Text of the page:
Widely Used Iron Nanoparticles Exhibit Toxic Effects on Cells
San Diego, CA, March 28, 2007 -- Researchers at UC San Diego have discovered that iron-containing nanoparticles being tested for use in several biomedical applications can be toxic to nerve cells and interfere with the formation of their signal-transmitting extensions.
|These PC12 cells were exposed to no (left), low (center), or high (right) concentrations of iron oxide nanoparticles in the presence of nerve growth factor, which normally stimulates these neuronal cells to form thread-like extensions called neurites. Higher-res version.|
“Iron is an essential nutrient for mammals and most life forms and iron oxide nanoparticles were generally assumed to be safe,” said Sungho Jin, a professor of materials science at UCSD and senior author of a paper published in the June issue of Biomaterials. “However, there are recent reports that this type of nanoparticle can be toxic in some cell types, and our discovery of their nano-toxicity in yet another type of cell suggests that these particles may not be as safe as we had once thought.”
|Iron oxide nanoparticles|
Jin and the other co-authors of the paper, Thomas R Pisanic, II, Jennifer D. Blackwell, Veronica Shubayev, and Rita Finoñes began their laboratory experiments by coating iron oxide nanoparticles with DMSA (dimercaptosuccinic acid), a metal binding agent that polymerizes on the particles’ surface. This coating keeps the particles from clumping together in an aqueous solution, and facilitates their engulfment by the PC12 cells via an inward pouching of the cell membrane called endocytosis. What happened next was a surprise.
|Recent UC San Diego Ph.D. graduate Thomas R Pisanic, II (left) and materials science professor Sungho Jin. Higher-res version.|
In their experiments, PC12 cells that had not been exposed to magnetic nanoparticles generated three neurites in response to nerve growth factor. However, exposure to a low concentration of iron oxide nanoparticles resulted in the production of fewer than three neurites per cell in response to growth factor addition. A 10-fold increase in the concentration of nanoparticles led to the production of two neurites per cell, and a 10-fold increase of that concentration resulted in only one neurite per cell. Additionally, neurites produced in response to the growth factor in the presence of iron oxide nanoparticles were less well formed and also showed abnormal morphology and neurobiological characteristics.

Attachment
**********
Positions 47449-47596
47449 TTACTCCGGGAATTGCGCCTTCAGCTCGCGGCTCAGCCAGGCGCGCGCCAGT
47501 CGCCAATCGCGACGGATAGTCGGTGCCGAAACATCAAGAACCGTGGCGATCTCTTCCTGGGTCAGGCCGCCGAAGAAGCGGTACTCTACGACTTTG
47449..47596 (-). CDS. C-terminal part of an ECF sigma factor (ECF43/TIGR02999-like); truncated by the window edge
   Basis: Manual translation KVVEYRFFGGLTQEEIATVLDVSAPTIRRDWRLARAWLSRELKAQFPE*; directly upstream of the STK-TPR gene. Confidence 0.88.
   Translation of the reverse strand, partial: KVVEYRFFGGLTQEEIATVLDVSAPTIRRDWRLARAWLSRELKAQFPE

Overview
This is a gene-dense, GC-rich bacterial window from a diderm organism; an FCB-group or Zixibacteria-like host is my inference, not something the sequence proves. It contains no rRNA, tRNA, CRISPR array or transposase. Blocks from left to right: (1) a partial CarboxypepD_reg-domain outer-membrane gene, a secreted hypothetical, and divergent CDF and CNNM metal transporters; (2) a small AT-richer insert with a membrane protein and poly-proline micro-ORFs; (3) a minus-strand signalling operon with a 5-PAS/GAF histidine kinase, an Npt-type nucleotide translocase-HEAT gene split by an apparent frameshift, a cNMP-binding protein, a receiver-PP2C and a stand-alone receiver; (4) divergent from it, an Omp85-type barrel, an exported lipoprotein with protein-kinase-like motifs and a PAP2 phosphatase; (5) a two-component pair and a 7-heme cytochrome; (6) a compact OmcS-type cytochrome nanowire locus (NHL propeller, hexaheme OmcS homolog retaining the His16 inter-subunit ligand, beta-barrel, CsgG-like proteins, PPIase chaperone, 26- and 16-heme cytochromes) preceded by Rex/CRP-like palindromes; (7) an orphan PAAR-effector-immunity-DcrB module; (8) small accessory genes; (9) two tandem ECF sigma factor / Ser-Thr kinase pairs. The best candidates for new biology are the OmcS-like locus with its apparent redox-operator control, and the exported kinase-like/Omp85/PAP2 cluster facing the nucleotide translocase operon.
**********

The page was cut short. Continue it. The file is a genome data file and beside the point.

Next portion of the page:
The researchers also studied long protein polymers inside the PC12 cells that make up the cytoskeletal structure. They found that iron oxide nanoparticles resulted in fewer and less organized microtubules and microfilaments, protein polymers involved in cell motility and cell shape.
“It’s worth noting that neither iron oxide nanoparticles alone, nor the coating material alone are overtly toxic, but combining the two to create water-soluble nanoparticles has a completely different effect,” said Pisanic, who carried out the studies as a part of a Ph.D. thesis project at UCSD.
Iron oxide nanoparticles are considered promising because they are maneuverable by remote magnetic fields, and can be coated with various marker molecules to make them stick selectively to tumors and other targets within the body. The particles can also be made to carry anti-cancer drugs or radioactive materials directly to a tumor. Magnetic nanoparticles designed to attach to cancerous tissue can also be made to heat up by using a remote, alternating magnetic field, thereby selectively killing cancer cells in a process called magnetic hyperthermia.
Many researchers throughout the world are also studying the use of iron-containing nanoparticles in gene therapy, magnetic resonance imaging (MRI), and other medically important applications. While studies have focused primarily on the many potential uses of nanoparticles, the UCSD researchers said more attention should be paid to their safety. “Our experience leads us to conclude that any analysis of the biocompatibility of nanoparticles should include not just a toxicological study of the component parts,” said Pisanic, “but also an examination of the total structure as a whole.”
Jacobs School of Engineering